In 2017, the world was introduced to James Damore, a Google engineer who published a document to the company’s internal message boards claiming (inaccurately) that genetic differences between men and women explain disparate representation in the engineering profession and that the company’s diversity initiatives had created bias in its hiring processes.
After Google fired Damore, he started palling around with far-right figures like Milo Yiannopoulos and launched a high-profile lawsuit claiming the company discriminates against conservatives, whites, Asians and men. (The lawsuit hasn’t been faring so well, with Damore dropping out to pursue arbitration, but it did provide months of gristle for right-wingers grousing about liberal Silicon Valley.)
His mantle was more recently taken up by fellow former Google engineer Kevin Cernekee, who was until recently hitting up the conservative media circuit parroting similar claims before old internal emails showed he had some very eyebrow-raising views on white supremacists and skinheads. The latest former Googler conservatives are trotting out is somehow a downgrade even from that.
Per the Daily Beast, far-right provocateur James O’Keefe of Project Veritas posted a video on Wednesday featuring self-proclaimed “whistleblower” Zach Vorhies. Vorhies until recently worked for Google-owned YouTube, according to the Beast, and claims that a trove of internal documents prove Google is doing their best to suppress conservative viewpoints online.
Unfortunately for O’Keefe and right-wingers seeking another standard-bearer to take down Google, Vorhies is also apparently a fan of anti-Semitic conspiracy theories, an anti-vaccine truther, and promoter of claims that “Zionists” killed right-wing publisher Andrew Breitbart and may be trying to kill him, too:
On social media, Vorhies is an avid promoter of anti-Semitic accusations that banks, the media, and the United States government are controlled by “Zionists.” He’s also pushed conspiracy theories like QAnon, Pizzagate, and the discredited claim that vaccines cause autism.
On Wednesday, O’Keefe defended Vorhies on Twitter. “Not every source is a perfect angel,” he tweeted. “Good journalists know this is true.” Vorhies and Google didn’t respond to requests for comment.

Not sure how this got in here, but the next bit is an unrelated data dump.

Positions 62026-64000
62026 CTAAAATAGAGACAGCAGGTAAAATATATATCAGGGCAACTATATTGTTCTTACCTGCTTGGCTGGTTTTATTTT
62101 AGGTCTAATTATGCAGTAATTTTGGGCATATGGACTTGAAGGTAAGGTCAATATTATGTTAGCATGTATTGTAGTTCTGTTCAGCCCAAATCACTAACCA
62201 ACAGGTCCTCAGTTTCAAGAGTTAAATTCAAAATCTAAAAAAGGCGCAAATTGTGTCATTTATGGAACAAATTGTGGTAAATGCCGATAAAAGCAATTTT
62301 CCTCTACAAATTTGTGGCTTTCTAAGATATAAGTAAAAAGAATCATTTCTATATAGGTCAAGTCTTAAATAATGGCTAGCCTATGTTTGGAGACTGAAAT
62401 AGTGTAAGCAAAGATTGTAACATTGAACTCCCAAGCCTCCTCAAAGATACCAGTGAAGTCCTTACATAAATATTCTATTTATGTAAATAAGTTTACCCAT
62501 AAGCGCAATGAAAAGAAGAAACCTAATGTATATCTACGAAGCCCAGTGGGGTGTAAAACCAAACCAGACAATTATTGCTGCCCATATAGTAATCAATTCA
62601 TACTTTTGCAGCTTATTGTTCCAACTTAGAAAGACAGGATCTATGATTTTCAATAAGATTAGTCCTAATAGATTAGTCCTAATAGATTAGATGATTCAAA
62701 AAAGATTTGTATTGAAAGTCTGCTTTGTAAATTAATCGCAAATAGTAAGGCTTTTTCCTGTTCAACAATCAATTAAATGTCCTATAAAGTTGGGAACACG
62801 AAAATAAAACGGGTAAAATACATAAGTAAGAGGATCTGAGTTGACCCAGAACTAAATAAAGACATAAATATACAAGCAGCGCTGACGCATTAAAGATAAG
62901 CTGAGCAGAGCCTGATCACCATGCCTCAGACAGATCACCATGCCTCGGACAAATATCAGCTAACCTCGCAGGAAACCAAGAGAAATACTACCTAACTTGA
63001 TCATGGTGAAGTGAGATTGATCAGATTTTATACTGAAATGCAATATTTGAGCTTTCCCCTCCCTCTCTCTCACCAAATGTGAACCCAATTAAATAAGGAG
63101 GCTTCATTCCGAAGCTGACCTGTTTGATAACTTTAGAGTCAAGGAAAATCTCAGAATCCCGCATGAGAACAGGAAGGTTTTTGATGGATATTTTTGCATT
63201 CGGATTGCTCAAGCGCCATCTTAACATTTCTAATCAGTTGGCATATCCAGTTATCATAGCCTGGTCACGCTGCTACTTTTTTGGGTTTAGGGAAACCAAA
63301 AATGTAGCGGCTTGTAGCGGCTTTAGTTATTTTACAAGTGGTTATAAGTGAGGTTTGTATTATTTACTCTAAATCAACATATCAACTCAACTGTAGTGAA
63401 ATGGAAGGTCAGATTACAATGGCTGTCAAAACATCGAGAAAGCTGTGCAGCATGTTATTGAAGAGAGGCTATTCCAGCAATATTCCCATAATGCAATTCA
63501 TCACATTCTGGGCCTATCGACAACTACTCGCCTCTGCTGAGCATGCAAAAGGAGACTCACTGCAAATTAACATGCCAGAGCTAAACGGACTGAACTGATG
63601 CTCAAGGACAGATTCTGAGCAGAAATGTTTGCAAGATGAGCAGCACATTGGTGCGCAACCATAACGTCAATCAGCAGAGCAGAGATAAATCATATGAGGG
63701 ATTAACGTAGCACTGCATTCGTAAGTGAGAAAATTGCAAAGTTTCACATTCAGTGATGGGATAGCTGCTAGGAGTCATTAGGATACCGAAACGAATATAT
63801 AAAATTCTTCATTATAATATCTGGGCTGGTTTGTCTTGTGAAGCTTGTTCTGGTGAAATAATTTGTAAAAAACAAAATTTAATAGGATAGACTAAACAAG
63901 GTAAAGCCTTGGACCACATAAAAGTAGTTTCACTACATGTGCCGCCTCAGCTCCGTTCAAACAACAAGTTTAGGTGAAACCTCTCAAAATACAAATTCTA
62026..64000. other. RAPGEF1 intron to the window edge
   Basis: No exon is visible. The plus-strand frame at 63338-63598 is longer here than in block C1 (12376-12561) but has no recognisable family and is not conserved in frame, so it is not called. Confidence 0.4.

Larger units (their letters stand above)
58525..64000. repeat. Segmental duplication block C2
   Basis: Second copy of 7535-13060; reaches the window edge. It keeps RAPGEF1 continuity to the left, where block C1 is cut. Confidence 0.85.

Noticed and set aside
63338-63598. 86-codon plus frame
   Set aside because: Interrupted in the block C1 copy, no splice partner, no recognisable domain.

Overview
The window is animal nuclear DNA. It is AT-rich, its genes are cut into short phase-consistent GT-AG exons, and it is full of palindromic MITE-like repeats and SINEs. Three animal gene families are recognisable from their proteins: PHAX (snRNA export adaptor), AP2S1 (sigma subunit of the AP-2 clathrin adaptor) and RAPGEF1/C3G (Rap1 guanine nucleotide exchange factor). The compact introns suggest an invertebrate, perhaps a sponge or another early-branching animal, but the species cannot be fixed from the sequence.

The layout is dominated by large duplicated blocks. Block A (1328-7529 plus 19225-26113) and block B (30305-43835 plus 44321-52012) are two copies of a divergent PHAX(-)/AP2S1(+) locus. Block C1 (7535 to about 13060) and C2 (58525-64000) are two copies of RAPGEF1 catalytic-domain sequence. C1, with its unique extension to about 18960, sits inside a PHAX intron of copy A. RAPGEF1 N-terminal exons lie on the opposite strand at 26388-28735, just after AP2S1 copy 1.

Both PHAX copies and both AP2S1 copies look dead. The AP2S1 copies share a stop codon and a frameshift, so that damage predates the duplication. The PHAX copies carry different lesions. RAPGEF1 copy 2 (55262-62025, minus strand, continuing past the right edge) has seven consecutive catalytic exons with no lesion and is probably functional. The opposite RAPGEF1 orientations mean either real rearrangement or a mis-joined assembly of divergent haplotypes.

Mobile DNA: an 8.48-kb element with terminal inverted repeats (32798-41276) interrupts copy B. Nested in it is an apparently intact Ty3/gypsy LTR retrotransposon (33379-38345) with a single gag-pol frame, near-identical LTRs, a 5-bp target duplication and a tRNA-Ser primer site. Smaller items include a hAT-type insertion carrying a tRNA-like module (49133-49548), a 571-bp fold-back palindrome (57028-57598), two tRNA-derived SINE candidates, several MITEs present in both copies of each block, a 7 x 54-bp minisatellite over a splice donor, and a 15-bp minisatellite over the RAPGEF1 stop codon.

Not every source is a perfect angel. Good journalists know this is true. But don’t take my word for it. Read James Dygert’s book on investigative reporting: Job is not to determine source’s motive or fret over his imperfect rep, but to check accuracy of the information provided. https://t.co/jAmpu7VY9l— James O'Keefe (@JamesOKeefeIII) August 14, 2019
Vorhies’ Twitter account, @perpetualmaniac, was still public as of Thursday morning and contains posts promoting anti-Semitic conspiracy theories including ZOG (“Zionist Occupation Government”), which in one tweet he claimed runs media reform advocacy nonprofit Free Press.
In since-deleted tweets, he used so-called “echo” parentheses, which neo-Nazis and other anti-Semites use to harass Jews, and asserted a conspiracy that “toxic vaccines” are being used to poison the “goy” population, according to the Beast.
Vorhies has also reportedly promoted conspiracy theories like QAnon, a sprawling far-right internet phenomenon that asserts Donald Trump is waging a secret war against a resulted in real-world violence, the Beast wrote.
This is, of course, the kind of thing that wouldn’t have merited mention in the press had conservatives not been waging a war on Google for years — in large part at the behest of Trump, who has a serious grudge against the company over baseless claims that it has blacklisted his speeches and messes with search results to screw him over.
None of these claims have stuck because they are lies. Instead, they’ve largely served to muddy the waters around genuine issues that people should be concerned about regarding Google — like its domination of the search market and associated antitrust and anti-competition concerns.
A recent in-depth Wired article articulated that, far from being a left-wing echo chamber, Google’s freewheeling culture has long generated robust and often fractious internal debate about just about everything the company does, perhaps explaining the string of self-declared conservative warriors who have been spilling out of the company in more ways than one.
The Wired piece ended by noting Project Veritas would “love to hear” from disaffected Googlers.